His brow crinkles. I know that look. I’ve disappointed him. Weirded him out. “Caught me, did you?” he asks as he turns back to Becca.
“Sure did.” She tilts her head towards her shoulder and shoots him a look dripping with condescension. “So, are you gonna ask her for her name or are you just going to keep leaning on the booth and freaking her out a little, you know, like you’re doing right now?”
So, I don’t know how to describe what happens next. It happens to me all the time. It’s one of the reasons I find it so hard to interact with people sometimes. It’s like every single sense I have is on fire, and each one of them is trying to see how much information it can give me all at once.
I hear the music that’s supposed to be unobtrusive and the lyrics in the song hit me like a pulsing neon sign. I hear the way my earrings jingle when I turn my head. I hear the conversations from everyone else in the bar mingling with the sportscaster on the television in the back. The damn buzzing of those stupid fluorescent lights sounds like a swarm of angry bees and for whatever reason the neon lights of the beer signs stuck to the wall decide to join in.
My peripheral vision expands. I see Becca fidgeting, and the menus leaning all haphazard like in their little stand thing on the table. But not just on our table. On all the tables. I see the light change as the front door opens and closes. I see the guy at the table next to me kiss his girlfriend. I see the hundred different shades of red and brown that trace through the brick walls of the place and the way the mortar is gray and chipping between them. I see the waitresses pacing between tables in their too tight Flannigan’s t-shirts.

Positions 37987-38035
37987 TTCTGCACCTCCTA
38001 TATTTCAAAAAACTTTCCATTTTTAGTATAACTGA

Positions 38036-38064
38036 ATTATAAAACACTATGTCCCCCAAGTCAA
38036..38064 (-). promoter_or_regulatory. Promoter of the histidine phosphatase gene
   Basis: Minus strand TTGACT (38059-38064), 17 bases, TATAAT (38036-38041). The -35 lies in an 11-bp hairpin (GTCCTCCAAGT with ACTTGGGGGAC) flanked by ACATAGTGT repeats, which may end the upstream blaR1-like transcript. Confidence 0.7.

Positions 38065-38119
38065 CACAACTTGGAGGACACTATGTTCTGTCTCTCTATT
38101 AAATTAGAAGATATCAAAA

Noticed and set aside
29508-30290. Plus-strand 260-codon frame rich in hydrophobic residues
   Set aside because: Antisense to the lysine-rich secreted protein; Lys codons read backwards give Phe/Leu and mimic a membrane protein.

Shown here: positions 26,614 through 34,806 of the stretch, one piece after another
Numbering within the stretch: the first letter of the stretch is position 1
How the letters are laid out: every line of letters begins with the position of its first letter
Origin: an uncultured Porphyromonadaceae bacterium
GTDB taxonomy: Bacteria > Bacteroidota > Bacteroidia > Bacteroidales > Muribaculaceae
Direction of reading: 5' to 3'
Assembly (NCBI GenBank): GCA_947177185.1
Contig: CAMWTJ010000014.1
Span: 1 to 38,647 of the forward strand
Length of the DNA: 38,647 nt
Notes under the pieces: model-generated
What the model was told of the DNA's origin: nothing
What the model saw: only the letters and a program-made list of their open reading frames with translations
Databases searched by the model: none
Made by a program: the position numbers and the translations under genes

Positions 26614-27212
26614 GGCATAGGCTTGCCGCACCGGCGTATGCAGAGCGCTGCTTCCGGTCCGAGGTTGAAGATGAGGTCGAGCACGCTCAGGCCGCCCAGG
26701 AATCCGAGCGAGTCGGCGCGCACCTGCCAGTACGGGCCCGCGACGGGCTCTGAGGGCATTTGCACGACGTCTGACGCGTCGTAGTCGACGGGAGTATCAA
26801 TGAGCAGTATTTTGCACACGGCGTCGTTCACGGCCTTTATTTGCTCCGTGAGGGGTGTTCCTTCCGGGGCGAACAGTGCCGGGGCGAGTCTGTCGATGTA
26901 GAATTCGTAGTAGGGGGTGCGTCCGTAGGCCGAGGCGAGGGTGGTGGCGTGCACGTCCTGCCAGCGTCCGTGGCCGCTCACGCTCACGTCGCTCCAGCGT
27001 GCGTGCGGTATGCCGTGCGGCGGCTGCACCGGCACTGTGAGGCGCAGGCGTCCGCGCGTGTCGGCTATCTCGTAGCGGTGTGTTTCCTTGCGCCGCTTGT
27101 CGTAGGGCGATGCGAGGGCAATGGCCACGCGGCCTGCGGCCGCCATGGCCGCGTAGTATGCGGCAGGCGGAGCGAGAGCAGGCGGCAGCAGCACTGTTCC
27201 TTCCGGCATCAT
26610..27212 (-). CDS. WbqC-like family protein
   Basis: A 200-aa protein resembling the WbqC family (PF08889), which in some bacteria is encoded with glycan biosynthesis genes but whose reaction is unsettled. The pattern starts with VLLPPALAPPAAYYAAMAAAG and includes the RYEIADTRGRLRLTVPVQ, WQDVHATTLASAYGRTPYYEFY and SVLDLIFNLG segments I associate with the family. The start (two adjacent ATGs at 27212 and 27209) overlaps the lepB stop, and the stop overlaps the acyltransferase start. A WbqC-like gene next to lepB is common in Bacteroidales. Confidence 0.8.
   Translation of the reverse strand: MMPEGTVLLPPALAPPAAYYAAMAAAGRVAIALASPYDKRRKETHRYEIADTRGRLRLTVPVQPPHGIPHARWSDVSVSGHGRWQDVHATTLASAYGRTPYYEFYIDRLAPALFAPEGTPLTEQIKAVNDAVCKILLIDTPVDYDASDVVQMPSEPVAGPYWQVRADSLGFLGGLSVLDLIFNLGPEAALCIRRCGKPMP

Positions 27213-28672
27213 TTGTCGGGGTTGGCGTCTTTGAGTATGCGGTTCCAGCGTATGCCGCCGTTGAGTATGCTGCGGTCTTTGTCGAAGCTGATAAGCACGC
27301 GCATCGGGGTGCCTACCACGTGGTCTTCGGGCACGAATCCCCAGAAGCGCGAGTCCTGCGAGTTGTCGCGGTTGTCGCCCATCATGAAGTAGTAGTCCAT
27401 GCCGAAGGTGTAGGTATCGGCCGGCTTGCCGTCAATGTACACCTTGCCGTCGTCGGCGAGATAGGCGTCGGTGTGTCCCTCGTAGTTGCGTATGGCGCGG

I’ve got all this extra information that I don’t need taking up my ability to think. How do I focus on what’s going on at our table when my brain wants me to focus on everything in the room around me?
I’m so uncomfortable.
I smile. And swallow.
Mr. Super Gorgeous pushes off the booth and leans forward. He touches one finger to my hand and I swear there’s this flash of contact. There’s this gold ping of light and sound and it echoes off my hand in ripples.
Except that’s not possible.
The whole world settles down and I meet his gaze and hold eye contact. In this instant it’s just me and him. If before, it was as if my senses expanded to take in everything all at once, then now they’ve contracted so that I can only take in him. And his eyes settle on mine and for the first time in my entire life, I feel like someone’s seeing me. Like, the real me. Like in that instant of eye contact he can see that I’m locked inside here and want out and he wants to help me.
“What’s your name?” His voice is like … I don’t know … home. It’s soft and warm and made just for me. His eyes really are the same color as mine.
“Well, Zoe,” my name wrapped up in his voice makes me sigh. “I’m Noah. And meeting you is a pleasure.”
Noah lifts his fingers from my hand and straightens. The world zooms back into focus and I’m back into ‘super sharp too much information’ mode. My heart thrums in my chest like a bunny running through a field and I manage one shuddering breath through my parted lips. He shoots me a smile and tosses Becca a wink before disappearing back behind me to wherever he came from.
He laughs in response to some murmured comment from whoever he went back to. Whoever it was he came here with. Whoever it is that isn’t me.